Insulation could cut gas imports by three times more than new North Sea drilling

Insulation

Insulation of homes could save up to 384TWh (terawatt hours) of gas over the period 2030 to 2035, compared to 118TWh of gas that could be produced by new ‘already approved’ North Sea fields over the same period, new analysis from the Energy and Climate Intelligence Unit finds.

384TWh is equivalent to a fifth (20 per cent) of current total annual household gas demand or 11 per cent of gas imports.

In addition, the analysis finds that reaching the UK Government’s target for all homes of Energy Performance Certificate (EPC) band C could lower the total amount paid for gas in the average home (currently EPC band D) by £1,944 by the start of 2030 in a central scenario. This rises to £2,469 saved in total by the start of 2030 if gas prices stay high for the rest of the decade as some industry experts are predicting. For homes with a poorer EPC rating of band F, total savings could reach £4,486 in a central scenario and £5,697 if gas prices stay high.

“Earlier this year the Treasury, under the now Prime Minister’s direction, blocked an increase in funding for insulating homes,” said Jess Ralston, senior analyst at ECIU. “Making more efficient use and wasting less energy in the past has driven a quarter of the UK’s growth. It also leaves homes less vulnerable to international gas price shocks, something that new North Sea gas fields won’t.

“With the autumn statement looming, there are concerns that other efficiency funds could be raided leaving hospitals and schools facing higher electricity bills and the UK as a whole no better off. It remains to be seen if the government will kick the can down the road, rob Peter to pay Paul or genuinely increase investment.”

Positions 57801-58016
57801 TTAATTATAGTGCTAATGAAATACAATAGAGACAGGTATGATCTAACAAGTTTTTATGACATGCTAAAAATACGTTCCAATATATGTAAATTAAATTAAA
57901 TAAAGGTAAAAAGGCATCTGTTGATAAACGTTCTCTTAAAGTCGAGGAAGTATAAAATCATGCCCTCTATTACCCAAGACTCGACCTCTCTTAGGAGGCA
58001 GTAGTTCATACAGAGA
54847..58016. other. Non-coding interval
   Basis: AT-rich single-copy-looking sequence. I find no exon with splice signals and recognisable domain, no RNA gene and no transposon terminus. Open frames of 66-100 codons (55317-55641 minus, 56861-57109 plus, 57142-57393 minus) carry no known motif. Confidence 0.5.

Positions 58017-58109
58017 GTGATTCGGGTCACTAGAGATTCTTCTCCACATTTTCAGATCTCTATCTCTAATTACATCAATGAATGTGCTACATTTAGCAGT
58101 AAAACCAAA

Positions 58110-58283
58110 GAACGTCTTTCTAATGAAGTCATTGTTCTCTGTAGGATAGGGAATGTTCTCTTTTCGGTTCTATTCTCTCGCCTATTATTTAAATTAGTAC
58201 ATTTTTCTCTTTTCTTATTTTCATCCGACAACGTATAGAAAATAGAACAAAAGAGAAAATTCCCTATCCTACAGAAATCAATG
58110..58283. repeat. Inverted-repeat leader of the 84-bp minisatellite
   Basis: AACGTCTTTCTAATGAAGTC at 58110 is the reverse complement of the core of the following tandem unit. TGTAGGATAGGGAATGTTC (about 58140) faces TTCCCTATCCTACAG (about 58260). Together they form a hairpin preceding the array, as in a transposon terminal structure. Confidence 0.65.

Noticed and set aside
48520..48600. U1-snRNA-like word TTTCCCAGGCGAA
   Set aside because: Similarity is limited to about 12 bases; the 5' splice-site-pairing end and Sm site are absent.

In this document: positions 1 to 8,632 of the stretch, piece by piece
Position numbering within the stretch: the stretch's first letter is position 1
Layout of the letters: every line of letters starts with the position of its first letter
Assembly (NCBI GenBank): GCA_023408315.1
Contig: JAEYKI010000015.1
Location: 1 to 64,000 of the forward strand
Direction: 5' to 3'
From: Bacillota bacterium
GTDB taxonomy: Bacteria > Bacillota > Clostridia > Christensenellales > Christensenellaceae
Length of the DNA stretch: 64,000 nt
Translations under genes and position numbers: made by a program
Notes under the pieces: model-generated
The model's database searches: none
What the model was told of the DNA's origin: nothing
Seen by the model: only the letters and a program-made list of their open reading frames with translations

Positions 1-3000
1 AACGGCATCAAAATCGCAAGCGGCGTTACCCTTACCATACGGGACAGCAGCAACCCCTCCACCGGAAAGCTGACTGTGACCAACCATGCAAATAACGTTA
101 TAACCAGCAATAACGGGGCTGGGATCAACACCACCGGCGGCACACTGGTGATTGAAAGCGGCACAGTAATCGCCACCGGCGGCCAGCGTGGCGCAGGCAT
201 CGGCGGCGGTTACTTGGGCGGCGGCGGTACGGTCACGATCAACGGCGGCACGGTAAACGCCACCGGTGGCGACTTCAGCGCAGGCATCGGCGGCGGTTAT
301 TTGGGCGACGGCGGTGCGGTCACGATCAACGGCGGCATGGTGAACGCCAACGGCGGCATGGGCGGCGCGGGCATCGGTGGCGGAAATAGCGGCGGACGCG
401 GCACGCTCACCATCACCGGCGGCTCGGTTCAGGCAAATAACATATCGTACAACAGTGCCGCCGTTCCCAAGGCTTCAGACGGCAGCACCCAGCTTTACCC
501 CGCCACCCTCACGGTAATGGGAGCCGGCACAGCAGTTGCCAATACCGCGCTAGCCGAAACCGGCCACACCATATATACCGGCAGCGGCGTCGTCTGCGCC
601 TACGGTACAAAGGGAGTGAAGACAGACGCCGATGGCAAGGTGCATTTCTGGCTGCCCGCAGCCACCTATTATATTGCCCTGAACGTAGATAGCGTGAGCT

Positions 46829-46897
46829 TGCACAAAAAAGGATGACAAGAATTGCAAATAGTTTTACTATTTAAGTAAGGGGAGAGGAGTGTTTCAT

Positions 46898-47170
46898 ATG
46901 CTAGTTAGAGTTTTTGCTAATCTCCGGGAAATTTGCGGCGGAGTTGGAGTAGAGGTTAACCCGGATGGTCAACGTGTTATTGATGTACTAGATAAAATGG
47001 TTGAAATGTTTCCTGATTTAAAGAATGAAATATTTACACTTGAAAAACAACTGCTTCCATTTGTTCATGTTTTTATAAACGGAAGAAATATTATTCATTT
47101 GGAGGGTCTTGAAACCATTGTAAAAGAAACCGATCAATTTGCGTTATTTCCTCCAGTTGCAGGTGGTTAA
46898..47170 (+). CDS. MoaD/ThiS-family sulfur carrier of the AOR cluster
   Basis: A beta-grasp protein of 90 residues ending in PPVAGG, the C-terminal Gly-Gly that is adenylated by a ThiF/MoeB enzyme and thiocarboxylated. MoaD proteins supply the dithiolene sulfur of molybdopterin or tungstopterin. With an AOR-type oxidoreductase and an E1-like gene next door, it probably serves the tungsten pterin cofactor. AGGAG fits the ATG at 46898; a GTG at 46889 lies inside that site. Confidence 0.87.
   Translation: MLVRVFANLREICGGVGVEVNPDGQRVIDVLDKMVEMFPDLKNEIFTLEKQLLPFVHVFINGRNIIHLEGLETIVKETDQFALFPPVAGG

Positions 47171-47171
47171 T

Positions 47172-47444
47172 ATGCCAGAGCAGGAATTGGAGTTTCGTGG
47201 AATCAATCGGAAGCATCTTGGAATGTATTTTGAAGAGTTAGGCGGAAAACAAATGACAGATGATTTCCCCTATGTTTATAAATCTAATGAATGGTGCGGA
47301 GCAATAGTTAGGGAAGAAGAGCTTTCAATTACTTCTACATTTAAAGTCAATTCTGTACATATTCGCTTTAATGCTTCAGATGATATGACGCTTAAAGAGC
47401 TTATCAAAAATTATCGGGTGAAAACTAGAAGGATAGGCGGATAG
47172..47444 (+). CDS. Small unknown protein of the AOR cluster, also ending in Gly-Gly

In 2022, it is expected that just 150,000 homes will benefit from energy efficiency installations. At that rate, just 1.2million homes in the UK will have had insulation installed by the end of 2030, far below what is needed to reach the Government’s target of bringing the vast majority of homes up to EPC C by 2035.

Previous analysis has shown that energy efficiency, including insulation, contributed 25 per cent economic growth between 1971 and 2013 and polling shows that energy efficiency is backed by the public, with 82 per cent supporting the Government offering financial help to make homes more energy efficient.

It has been reported that delivery of insulation under the Government’s flagship Energy Company Obligation (ECO) scheme has stalled after internal government delays, resulting in 18,750 low income households potentially missing out on the measures that could save them £300 each.

Insulating all homes to EPC band C in line with the Government’s 2035 target, at the timeline recommended in the Climate Chance Committee’s ‘Balanced Pathway’ to the 6th Carbon Budget, could cut domestic gas demand by between 49TWh/yr and 64TWh/yr. The range is due to uncertain predictions for annual domestic gas demand in 2022 after the covid pandemic where it could remain at 2021 levels (318TWh/yr), or return to the 2019-2021 average (303TWh/yr).

Uplift analysis for ECIU shows gas production from the 11 ‘already approved’ North Sea fields would start producing in the 2020s, peak in 2028 at 57TWh/yr and then decline. Production data was sourced from field Environmental Statements and the consultancy, Rystad Energy.

Gas savings from insulation for the period 2030-2035 vary depending on demand for 2022. 294TWh is saved if annual domestic gas demand returns to the average for 2019-2021, and 384TWh is saved if annual domestic gas demand stays at 2021 levels.

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